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I regularly use the Ruby gem clean command to keep the local gem repository in shape.

However, due to dependency issues, many a times the command returns a prompt such as:

XXXXX-1.0.6 depends on [YYYYYY (~> 0.8.4)]
If you remove this gems, one or more dependencies will not be met.
Continue with Uninstall? [Yn]  

While this is simple enough, it requires manual intervention (for the [Yn] response), and hence this is preventing me from creating a simple cron script to automate this process.

Any ideas on how to default the response for these gem prompts?

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3 Answers 3

You should have a yes command, the OSX version has this to say:

YES(1)                    BSD General Commands Manual                   YES(1)

NAME
     yes -- be repetitively affirmative

SYNOPSIS
     yes [expletive]

DESCRIPTION
     yes outputs expletive, or, by default, ``y'', forever.

HISTORY
     The yes command appeared in 4.0BSD.

4th Berkeley Distribution        June 6, 1993        4th Berkeley Distribution

So perhaps this will work:

yes n | gem clean

gem clean might be reading directly from the terminal rather than the standard input. In that case, you might have expect kicking around:

Expect is a program that "talks" to other interactive programs according to a script. Following the script, Expect knows what can be expected from a program and what the correct response should be. An interpreted language provides branching and high-level control structures to direct the dialogue. In addition, the user can take control and interact directly when desired, afterward returning control to the script.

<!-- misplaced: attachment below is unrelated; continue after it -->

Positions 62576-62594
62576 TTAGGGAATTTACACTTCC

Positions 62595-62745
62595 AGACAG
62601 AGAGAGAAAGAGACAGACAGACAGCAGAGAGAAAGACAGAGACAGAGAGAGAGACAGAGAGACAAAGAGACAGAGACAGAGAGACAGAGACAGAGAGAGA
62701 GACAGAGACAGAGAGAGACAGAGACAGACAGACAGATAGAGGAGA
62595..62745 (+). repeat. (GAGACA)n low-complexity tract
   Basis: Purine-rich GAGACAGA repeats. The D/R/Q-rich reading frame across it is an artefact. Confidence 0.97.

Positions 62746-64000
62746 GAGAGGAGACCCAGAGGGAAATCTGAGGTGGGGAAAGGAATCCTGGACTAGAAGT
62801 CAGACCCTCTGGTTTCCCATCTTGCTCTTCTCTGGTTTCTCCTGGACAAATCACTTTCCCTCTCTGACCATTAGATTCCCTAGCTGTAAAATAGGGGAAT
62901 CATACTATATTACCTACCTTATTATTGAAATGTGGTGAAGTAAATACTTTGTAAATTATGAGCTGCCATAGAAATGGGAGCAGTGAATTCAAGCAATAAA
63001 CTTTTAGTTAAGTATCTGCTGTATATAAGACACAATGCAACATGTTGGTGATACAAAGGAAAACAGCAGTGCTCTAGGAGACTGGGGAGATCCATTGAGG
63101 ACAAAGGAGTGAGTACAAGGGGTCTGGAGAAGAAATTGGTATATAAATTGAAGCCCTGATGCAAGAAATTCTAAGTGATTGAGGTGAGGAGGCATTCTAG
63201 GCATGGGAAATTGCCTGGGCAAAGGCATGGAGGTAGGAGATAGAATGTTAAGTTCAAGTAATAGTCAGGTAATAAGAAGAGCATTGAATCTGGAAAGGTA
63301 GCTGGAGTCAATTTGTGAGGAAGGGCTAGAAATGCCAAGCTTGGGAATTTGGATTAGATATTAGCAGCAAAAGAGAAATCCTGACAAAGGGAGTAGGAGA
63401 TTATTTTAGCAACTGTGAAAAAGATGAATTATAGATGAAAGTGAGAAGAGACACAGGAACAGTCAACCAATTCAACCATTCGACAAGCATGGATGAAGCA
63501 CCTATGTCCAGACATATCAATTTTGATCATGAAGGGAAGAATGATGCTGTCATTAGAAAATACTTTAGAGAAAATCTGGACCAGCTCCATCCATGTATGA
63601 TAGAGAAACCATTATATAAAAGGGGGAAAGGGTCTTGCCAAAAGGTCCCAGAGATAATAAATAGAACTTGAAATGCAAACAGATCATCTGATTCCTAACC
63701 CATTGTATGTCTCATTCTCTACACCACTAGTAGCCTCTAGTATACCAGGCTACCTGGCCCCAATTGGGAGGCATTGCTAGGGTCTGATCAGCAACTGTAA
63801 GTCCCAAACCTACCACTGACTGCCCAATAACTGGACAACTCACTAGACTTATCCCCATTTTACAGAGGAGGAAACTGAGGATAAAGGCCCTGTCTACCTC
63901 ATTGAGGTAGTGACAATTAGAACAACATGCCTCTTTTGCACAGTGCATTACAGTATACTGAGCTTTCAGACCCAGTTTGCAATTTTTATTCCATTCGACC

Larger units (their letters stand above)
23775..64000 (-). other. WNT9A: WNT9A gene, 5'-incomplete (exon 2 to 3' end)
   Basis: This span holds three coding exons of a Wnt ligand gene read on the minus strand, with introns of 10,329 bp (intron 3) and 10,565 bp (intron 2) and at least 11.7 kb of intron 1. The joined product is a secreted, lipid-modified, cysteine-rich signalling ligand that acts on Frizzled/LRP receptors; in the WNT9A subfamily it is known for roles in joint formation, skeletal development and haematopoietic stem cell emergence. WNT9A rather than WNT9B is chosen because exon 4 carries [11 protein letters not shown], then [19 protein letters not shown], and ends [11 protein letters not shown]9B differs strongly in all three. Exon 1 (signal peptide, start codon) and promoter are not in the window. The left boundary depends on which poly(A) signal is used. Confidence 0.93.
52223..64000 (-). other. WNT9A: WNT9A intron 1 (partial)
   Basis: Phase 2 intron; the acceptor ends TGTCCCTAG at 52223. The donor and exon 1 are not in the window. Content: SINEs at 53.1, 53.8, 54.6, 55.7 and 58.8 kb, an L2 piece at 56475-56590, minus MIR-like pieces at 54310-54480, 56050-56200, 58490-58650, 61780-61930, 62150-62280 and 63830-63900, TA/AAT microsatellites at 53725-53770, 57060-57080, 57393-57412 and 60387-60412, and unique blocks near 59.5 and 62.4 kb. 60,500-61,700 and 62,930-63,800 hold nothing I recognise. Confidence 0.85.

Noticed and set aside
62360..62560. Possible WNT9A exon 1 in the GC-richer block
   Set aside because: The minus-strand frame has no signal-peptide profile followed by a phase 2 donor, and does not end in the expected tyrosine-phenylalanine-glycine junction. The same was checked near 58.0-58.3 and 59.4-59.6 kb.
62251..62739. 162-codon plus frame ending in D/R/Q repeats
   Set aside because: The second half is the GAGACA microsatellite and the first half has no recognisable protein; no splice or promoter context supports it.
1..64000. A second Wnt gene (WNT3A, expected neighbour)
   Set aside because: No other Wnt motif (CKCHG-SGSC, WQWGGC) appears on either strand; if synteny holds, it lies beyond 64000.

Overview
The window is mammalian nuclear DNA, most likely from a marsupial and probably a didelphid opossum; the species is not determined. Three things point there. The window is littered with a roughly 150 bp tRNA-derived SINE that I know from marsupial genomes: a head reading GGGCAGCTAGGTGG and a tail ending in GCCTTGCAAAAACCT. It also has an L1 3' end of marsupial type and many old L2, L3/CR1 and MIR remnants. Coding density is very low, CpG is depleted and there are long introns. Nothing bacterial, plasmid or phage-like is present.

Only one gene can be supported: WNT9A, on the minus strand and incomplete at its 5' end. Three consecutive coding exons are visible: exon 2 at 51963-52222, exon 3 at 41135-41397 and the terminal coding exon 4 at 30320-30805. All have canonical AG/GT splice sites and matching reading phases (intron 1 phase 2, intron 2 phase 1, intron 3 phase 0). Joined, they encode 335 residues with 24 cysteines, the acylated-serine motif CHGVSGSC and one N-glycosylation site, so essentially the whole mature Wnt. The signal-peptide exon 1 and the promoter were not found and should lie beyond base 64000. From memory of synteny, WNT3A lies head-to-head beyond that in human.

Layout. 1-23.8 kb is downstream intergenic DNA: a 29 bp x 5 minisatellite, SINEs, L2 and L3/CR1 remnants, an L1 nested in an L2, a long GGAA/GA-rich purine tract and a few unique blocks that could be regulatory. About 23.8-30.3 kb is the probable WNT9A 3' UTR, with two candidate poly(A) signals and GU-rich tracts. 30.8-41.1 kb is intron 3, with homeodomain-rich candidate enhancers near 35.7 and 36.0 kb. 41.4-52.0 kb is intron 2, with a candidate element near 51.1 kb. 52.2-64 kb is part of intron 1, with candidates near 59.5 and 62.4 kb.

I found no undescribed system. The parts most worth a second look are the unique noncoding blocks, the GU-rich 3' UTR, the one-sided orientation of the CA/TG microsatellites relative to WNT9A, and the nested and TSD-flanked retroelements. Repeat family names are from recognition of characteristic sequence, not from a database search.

So you could write an expect script to respond to the expected prompts with "y" or "n" as desired.

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This should work:

echo|gem clean

It'll act like hitting return at the prompt. 'y' being the default, it'll run gem clean to completion.

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I just tested this and it doesn't seem to behave as expected. In my environment I feed gem clean an "n" in these situations. So, I ran... "echo 'n' | gem clean" and it treated it as a y and cleaned out the gems anyway. –  Matt F Nov 5 '11 at 18:57
    
You're right - however, it still does the trick I guess. Edited to be less misleading. –  Thilo Nov 5 '11 at 19:02

Thilo's answer is the simplest. However if you need to use "n" you're out of luck. Some searching found this thread with some sample Java code: Java: Detecting user prompt when running a batch script from Java

I modified it some for this situation, and I think this will allow you the more conservative option of using "n" as the default choice. Of course, this code can be modified into a bash script if you prefer not to have a java class running in your cron jobs - but I'll leave that to someone more experienced with bash.

I don't have an easy way to test this code right now, so let me know how it fares. :)

public static void main(final String... args) throws IOException, InterruptedException {
    final Runtime runtime = Runtime.getRuntime();
    final String command = "..."; // cmd.exe
    final String matchString = "Continue with Uninstall? [Yn] ";
    final String response = "n";

    final Process proc = runtime.exec(command, null, new File("."));

    final BufferedReader input = new BufferedReader(new InputStreamReader(proc.getInputStream()));
    final BufferedWriter output = new BufferedWriter(new OutputStreamWriter(proc.getOutputStream()));

    StringBuilder sb = new StringBuilder();
    char[] cbuf = new char[100];
    while (input.read(cbuf) != -1) {
        sb.append(cbuf);
        if (sb.substring(sb.length() - matchString.length(), sb.length()).equals(matchString)) {
            output.write(response);
            output.newLine();
            output.flush();
        }
    }
    System.out.println(sb);
}
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